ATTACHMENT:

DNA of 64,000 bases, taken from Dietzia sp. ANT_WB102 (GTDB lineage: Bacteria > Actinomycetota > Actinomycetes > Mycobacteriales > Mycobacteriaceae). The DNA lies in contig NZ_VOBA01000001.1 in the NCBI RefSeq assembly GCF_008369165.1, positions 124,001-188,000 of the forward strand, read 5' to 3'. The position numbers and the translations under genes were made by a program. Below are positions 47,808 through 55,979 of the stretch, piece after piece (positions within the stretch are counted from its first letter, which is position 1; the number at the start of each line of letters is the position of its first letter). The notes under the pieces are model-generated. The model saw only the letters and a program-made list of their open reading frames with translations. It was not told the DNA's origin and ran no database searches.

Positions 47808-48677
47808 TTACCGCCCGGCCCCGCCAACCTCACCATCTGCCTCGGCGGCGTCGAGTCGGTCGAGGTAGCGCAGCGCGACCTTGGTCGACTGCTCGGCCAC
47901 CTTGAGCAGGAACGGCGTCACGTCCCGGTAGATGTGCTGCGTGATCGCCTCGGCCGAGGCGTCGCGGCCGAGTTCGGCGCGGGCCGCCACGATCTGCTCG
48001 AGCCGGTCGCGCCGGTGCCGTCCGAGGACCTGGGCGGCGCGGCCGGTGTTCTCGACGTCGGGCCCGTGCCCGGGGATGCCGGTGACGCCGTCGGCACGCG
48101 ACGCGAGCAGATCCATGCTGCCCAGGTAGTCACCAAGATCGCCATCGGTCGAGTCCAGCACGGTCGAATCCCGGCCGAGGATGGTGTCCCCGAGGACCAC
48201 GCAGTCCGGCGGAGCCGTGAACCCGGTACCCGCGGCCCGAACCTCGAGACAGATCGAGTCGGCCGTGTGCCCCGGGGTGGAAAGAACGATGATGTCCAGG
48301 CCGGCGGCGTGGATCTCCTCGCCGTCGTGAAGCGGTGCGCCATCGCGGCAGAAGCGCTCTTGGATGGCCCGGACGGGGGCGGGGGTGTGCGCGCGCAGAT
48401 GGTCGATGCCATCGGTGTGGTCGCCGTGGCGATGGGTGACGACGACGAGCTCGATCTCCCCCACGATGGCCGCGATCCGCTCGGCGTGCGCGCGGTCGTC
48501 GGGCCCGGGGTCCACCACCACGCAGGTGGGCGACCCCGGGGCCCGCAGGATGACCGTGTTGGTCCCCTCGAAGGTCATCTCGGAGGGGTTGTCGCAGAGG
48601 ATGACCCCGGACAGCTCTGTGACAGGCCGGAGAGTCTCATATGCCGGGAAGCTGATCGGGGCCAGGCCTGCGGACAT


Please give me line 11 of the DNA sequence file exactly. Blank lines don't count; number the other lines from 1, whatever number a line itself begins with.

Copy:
48601 ATGACCCCGGACAGCTCTGTGACAGGCCGGAGAGTCTCATATGCCGGGAAGCTGATCGGGGCCAGGCCTGCGGACAT